Spain’s “Grand Canyon” and Nejar caves
These animals, extinct relatives of starfish and sea urchins somewhat resembling sea anemones that nearly disappeared in the Cretaceous Tertiary mass extinction were once the dominant filter feeders of Mesozoic shallow seas. We discussed them in a post before, available athttp://tinyurl.com/nnap5t9, but used a photo of the more common stem sections as illustration. Here is an image of one of their filter feeding heads, looking like something out of a horror flick.
Image credit: Cobalt 123
Wave ripples from the Silurian… 440 million years ago!
Incredible! And from these we can tell the current direction from the water flows here at that time. #geology #rocks #palaeontology #structural #ripples #waves #ocean #stones #trace
Waterton lake eclipse
Recorded on April 15th, this total lunar eclipse sequence looks south down icy Waterton Lake from the Waterton Lakes National Park in Alberta, Canada, planet Earth. The most distant horizon includes peaks in Glacier National Park, USA. An exposure every 10 minutes captured the Moon’s position and eclipse phase, as it arced, left to right, above the rugged skyline and Waterton town lights. In fact, the sequence effectively measures the roughly 80 minute duration of the total phase of the eclipse. Around 270 BC, the Greek astronomer Aristarchus also measured the duration of lunar eclipses - though probably without the benefit ofdigital clocks and cameras. Still, using geometry, he devised a simple and impressively accurate way to calculate the Moon’s distance, in terms of the radius of planet Earth, from the eclipse duration. This modern eclipse sequence also tracks the successive positions of Mars, above and right of the Moon, bright star Spica next to the reddened lunar disk, and Saturn to the left and below.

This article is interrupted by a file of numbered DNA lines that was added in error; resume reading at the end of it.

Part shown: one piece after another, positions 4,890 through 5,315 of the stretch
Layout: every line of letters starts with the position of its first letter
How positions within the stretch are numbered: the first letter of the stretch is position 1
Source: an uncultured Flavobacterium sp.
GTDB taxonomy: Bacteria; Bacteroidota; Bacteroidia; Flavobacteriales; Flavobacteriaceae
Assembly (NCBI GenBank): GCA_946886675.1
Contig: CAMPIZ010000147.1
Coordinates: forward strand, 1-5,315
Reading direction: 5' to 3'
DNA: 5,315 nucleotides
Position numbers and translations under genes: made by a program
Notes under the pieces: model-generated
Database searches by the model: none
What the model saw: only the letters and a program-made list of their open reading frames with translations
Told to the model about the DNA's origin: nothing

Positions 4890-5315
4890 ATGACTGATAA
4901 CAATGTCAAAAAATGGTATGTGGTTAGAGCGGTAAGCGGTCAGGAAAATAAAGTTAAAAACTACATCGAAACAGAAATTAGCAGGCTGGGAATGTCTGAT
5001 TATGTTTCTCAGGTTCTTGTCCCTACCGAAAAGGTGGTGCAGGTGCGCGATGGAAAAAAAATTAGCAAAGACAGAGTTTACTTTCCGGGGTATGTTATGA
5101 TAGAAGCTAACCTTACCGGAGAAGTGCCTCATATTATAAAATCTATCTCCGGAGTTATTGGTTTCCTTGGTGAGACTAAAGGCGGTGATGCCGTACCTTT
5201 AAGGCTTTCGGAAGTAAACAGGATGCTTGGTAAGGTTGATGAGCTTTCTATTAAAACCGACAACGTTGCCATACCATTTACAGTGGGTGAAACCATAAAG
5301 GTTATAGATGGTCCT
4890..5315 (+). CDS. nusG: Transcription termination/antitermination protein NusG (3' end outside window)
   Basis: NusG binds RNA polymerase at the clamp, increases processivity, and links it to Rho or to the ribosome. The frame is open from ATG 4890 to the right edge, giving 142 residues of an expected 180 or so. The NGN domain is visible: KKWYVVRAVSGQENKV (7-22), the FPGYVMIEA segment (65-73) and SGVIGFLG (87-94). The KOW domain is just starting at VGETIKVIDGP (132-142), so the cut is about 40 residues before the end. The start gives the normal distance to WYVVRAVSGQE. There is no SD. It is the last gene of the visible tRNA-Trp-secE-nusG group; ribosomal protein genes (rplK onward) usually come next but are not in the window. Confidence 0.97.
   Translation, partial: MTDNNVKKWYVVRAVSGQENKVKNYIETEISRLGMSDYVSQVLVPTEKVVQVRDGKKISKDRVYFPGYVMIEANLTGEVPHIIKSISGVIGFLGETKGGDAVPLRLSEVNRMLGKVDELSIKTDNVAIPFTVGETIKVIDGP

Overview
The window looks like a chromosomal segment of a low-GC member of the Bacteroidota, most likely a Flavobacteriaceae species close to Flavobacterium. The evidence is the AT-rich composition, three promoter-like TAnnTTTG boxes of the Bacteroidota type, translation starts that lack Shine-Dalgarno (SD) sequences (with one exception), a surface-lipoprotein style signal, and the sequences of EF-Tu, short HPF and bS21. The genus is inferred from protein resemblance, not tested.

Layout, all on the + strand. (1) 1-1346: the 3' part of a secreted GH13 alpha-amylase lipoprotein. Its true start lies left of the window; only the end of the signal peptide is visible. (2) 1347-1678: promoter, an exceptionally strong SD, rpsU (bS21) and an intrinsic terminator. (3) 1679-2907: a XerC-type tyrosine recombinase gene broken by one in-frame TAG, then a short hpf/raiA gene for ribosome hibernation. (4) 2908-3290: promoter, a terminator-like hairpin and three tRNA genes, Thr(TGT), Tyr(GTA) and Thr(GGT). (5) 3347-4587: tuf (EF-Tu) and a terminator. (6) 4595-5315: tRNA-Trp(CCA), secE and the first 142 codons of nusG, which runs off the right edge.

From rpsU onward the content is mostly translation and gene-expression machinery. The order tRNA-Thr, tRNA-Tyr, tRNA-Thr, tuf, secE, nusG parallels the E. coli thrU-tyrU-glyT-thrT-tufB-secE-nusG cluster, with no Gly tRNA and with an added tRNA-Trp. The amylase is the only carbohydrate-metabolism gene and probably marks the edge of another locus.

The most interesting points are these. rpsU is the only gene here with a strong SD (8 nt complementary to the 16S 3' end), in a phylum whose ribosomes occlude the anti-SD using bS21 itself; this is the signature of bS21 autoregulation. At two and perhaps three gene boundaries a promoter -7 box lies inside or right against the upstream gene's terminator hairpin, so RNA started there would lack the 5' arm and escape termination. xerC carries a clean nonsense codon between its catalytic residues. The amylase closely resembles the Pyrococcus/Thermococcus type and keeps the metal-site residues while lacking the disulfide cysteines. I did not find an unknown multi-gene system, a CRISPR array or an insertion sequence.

Image credit & copyright: Yuichi Takasaka / TWAN / www.blue-moon.ca
When streams emerge from mountains, they often spread out and deposit sediment in a distinctive pattern known as an alluvial fan.
Alluvial fans in arid areas are often used for agriculture because they are relatively flat and provide groundwater for irrigation, like this one in Kazakhstan’s Almaty province.
Read more here
Onlookers watch San Francisco’s Chinatown burn after the 1906 earthquake [948x1422]
This is one part of the rim of the caldera of Aniakchak, a 3700 year old volcanic caldera in the Aleutian islands of Alaska. The caldera formed after a large eruption emptied the magma chamber beneath, allowing the mountain to collapse downward into the empty space. The caldera is about 10 kilometers across and a kilometer deep, and as shown by the newly-grown volcanic peak inside the caldera, the mountain has been active since the major eruption.
Aniakchak volcano is part of the remote Aniakchak National Monument and Preserve, one of the most remote locations in the entire U.S. National Park Service.
dionys moser photographs the alien like landscape of the ethiopian dallol hydrothermal field, a vast area of uplifted thick salt deposits affected by intense fumarolic activity, famous for being the only known volcanic area bellow sea level and for being both the hottest place on the planet, with average annual temperatures well above 30 degrees celsius, and the most colourful, with its pools of a hot sulfuric acid brine and ferrous multicolored salt deposits.